A group of five Maine lobstermen are suing Maine Department of Marine Fisheries (MDMR) Commissioner Patrick Keliher over new rules mandating that all federally permitted lobster boats be equipped with a 24-hour electronic location monitoring system.
These mandated devices — provided by the MDMR — identify a vessel’s location every sixty seconds while in motion and once every six hours when stationary. Using one of these devices, a boat’s position is able to be accurately determined within 100 meters, or 328.1 feet.
According to the lobstermen, this new requirement violates the Fourth and Fourteenth Amendments, as they allege that it jeopardizes their Constitutionally-protected rights to privacy and due process.
The lobstermen filed their lawsuit on January 2, 2024, challenging the rule, which took effect two weeks prior on December 15, 2023.
Back in March of 2022, the Atlantic States Marine Fisheries Commission (ASMFC) updated its official guidance — referred to as a fisheries management plan (FMP) — to require continuous electronic tracking devices be installed on all federally permitted lobstering vessels.
Because of this, in September of last year, the MDMR initiated rulemaking procedures to bring state regulations into agreement with the new ASMFC guidance.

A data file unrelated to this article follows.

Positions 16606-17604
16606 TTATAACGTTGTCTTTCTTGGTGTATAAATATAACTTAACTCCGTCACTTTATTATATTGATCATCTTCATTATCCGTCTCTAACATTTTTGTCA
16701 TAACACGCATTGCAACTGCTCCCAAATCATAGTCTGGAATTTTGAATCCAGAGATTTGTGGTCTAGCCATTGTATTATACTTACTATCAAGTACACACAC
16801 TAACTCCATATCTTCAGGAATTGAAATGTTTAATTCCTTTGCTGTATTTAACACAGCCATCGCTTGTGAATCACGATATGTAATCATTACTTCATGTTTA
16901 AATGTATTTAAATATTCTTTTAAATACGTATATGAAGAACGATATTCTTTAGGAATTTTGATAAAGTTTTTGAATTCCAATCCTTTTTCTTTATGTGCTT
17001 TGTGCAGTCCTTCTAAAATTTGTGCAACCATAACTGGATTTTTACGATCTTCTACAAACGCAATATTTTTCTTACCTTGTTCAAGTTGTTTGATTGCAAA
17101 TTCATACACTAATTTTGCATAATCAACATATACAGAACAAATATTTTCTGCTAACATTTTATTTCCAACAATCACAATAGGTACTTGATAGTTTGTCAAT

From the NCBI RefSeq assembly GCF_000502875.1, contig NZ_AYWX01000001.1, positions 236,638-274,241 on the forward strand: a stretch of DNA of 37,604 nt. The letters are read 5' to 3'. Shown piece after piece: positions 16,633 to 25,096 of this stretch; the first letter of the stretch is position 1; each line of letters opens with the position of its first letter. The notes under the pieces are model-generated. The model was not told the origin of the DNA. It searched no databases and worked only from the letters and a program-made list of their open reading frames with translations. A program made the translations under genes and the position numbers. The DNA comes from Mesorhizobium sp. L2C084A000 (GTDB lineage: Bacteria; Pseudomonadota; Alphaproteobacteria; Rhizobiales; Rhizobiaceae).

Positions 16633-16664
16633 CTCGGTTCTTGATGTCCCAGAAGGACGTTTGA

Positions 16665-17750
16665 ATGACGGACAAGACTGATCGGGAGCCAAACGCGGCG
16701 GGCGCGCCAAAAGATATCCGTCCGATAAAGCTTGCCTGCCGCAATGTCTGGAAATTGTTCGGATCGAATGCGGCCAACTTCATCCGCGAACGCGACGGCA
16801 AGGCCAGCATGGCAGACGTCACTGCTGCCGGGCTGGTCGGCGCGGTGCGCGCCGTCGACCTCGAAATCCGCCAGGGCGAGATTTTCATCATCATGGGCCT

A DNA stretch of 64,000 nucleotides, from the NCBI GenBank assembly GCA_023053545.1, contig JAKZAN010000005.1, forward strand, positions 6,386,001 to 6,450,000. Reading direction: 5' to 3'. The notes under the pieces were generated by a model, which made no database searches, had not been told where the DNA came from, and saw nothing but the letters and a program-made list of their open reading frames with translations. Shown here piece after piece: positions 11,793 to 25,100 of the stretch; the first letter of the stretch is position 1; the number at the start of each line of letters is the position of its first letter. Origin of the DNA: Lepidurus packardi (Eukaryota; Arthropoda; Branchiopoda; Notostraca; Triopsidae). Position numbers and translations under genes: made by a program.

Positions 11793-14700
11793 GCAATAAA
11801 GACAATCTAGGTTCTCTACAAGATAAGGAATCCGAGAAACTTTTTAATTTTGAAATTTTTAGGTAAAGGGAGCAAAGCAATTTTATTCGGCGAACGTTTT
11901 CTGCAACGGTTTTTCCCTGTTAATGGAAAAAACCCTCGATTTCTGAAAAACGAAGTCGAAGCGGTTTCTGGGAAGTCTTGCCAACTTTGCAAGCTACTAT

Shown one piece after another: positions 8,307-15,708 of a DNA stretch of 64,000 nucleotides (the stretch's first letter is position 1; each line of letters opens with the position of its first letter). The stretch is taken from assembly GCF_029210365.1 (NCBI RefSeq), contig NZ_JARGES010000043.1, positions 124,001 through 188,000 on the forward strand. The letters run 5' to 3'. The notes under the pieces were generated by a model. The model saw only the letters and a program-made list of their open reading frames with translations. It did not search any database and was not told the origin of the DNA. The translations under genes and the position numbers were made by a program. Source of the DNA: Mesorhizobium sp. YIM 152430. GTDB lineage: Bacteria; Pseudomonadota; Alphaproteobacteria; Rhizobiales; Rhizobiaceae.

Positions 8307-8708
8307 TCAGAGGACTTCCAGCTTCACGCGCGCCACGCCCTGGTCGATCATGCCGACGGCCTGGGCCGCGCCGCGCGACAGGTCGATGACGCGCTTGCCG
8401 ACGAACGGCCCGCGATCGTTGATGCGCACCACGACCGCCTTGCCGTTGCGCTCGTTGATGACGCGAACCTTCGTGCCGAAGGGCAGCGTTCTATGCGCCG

The electronic tracking mandate at the heart of this legal challenge dates back to a one-year pilot program that was started in February of 2018 that required that all federally permitted vessels self-report a handful of data points.
According to the filing, this pilot program only required lobstermen to report information such as the National Marine Fisheries Service statistical area, lobster management area, and 10-minute square level of their trips — not their precise location or route.
Unlike the minute-by-minute data shared by the newly required tracking devices, the information collected as part of the pilot program was far less specific, indicating only the generalized area in which a given trip was conducted.
The ASMFC contends that the more granular-level data that will be made available to them through these tracking devices is a necessary upgrade, the lobstermen argue otherwise in their complaint.
“The MDMR Rule’s requirement of a twenty-four hour a day vessel tracker is an unreasonable search and seizure and a violation of due process under the Fourth and
Fourteenth Amendments to the United States Constitution,” the lawsuit alleges.
In addition to the tracking itself, the lobstermen also raised concerns over the storage and potential dissemination of the data collected by the monitoring devices, as the ASMFC’s guidance “contains little to no information on how this data will be protected from unauthorized use and disclosure.”
“There are no references to encryption, and there is no data governance policy detailing what the specific intended use of the data is,” the complaint contends.
The lobstermen also allege that the devices supplied by the MDMR give them “no ability to view the reporting dashboards associated with the trackers or to agree to terms of service that describe how the data from the tracking device on their vessels will be collected, transmitted, stored and used.”